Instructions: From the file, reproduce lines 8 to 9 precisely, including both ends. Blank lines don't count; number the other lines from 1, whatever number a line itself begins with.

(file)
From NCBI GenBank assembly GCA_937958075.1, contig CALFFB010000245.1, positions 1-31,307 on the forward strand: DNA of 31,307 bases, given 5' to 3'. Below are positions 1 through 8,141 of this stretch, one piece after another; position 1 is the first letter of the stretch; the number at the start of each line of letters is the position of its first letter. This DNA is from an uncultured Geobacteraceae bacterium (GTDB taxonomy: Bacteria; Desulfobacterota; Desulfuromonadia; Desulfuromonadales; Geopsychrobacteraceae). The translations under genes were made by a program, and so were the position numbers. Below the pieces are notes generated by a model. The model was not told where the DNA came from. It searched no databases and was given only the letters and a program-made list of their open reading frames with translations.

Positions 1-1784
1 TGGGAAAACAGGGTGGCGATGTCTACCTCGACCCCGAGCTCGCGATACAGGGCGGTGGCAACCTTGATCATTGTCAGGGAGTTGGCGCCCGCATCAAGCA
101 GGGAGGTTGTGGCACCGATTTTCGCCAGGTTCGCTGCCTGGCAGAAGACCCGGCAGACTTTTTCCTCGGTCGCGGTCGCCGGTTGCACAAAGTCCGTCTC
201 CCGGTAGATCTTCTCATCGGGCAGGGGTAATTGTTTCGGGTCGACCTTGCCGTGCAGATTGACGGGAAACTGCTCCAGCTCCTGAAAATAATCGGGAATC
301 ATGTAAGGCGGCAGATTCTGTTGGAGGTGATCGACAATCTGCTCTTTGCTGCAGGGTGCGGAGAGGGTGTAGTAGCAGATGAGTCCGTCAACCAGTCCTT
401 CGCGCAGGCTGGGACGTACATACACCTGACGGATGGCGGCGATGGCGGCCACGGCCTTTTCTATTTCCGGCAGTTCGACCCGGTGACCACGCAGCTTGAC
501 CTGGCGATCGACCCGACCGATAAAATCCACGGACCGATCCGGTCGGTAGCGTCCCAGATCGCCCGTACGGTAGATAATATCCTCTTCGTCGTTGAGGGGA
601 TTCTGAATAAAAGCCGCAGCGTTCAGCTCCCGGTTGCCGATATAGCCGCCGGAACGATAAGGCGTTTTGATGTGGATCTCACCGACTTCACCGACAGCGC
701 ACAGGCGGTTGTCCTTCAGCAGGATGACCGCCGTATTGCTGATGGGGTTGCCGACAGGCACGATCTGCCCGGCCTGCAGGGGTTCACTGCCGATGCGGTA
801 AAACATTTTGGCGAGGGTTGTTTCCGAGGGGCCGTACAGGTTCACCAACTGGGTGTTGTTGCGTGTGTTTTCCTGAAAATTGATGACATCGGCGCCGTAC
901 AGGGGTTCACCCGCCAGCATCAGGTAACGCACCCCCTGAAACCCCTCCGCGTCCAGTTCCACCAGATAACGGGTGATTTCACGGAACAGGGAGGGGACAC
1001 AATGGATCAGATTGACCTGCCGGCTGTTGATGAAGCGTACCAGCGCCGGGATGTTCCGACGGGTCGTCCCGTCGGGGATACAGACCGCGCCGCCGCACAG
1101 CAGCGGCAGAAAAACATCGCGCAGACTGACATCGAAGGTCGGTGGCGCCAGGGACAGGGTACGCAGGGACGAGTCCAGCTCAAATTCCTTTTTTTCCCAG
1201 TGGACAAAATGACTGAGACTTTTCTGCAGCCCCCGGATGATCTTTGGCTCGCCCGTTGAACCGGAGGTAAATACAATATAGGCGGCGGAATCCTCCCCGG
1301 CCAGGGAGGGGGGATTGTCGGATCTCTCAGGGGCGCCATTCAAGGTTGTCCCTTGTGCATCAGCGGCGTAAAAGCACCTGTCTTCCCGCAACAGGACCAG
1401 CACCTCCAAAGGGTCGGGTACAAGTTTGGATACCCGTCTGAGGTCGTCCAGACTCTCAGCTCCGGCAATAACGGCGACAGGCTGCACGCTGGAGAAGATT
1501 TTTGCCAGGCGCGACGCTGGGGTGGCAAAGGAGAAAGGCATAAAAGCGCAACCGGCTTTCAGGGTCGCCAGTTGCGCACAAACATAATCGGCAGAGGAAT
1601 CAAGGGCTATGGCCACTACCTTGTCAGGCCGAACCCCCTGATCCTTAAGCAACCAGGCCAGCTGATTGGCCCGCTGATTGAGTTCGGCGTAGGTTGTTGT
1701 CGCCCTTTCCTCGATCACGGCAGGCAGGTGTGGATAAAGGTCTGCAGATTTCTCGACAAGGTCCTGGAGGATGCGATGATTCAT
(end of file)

501 CTGGCGATCGACCCGACCGATAAAATCCACGGACCGATCCGGTCGGTAGCGTCCCAGATCGCCCGTACGGTAGATAATATCCTCTTCGTCGTTGAGGGGA
601 TTCTGAATAAAAGCCGCAGCGTTCAGCTCCCGGTTGCCGATATAGCCGCCGGAACGATAAGGCGTTTTGATGTGGATCTCACCGACTTCACCGACAGCGC